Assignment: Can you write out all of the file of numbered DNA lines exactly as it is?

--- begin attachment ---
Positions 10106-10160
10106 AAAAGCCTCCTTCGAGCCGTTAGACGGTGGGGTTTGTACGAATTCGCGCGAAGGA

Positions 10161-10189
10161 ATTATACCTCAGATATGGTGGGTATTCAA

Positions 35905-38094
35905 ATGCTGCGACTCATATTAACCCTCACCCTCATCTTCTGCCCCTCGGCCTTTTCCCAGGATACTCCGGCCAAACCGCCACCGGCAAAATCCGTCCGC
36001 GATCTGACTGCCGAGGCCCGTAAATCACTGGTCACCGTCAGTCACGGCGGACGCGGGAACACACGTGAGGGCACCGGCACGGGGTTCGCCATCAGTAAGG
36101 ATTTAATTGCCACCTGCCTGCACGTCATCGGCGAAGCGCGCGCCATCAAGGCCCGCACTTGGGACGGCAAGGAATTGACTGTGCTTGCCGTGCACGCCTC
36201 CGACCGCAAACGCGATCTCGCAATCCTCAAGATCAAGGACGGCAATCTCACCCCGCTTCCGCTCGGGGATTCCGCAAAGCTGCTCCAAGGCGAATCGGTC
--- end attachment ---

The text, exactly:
Positions 10106-10160
10106 AAAAGCCTCCTTCGAGCCGTTAGACGGTGGGGTTTGTACGAATTCGCGCGAAGGA

Positions 10161-10189
10161 ATTATACCTCAGATATGGTGGGTATTCAA

Positions 35905-38094
35905 ATGCTGCGACTCATATTAACCCTCACCCTCATCTTCTGCCCCTCGGCCTTTTCCCAGGATACTCCGGCCAAACCGCCACCGGCAAAATCCGTCCGC
36001 GATCTGACTGCCGAGGCCCGTAAATCACTGGTCACCGTCAGTCACGGCGGACGCGGGAACACACGTGAGGGCACCGGCACGGGGTTCGCCATCAGTAAGG
36101 ATTTAATTGCCACCTGCCTGCACGTCATCGGCGAAGCGCGCGCCATCAAGGCCCGCACTTGGGACGGCAAGGAATTGACTGTGCTTGCCGTGCACGCCTC
36201 CGACCGCAAACGCGATCTCGCAATCCTCAAGATCAAGGACGGCAATCTCACCCCGCTTCCGCTCGGGGATTCCGCAAAGCTGCTCCAAGGCGAATCGGTC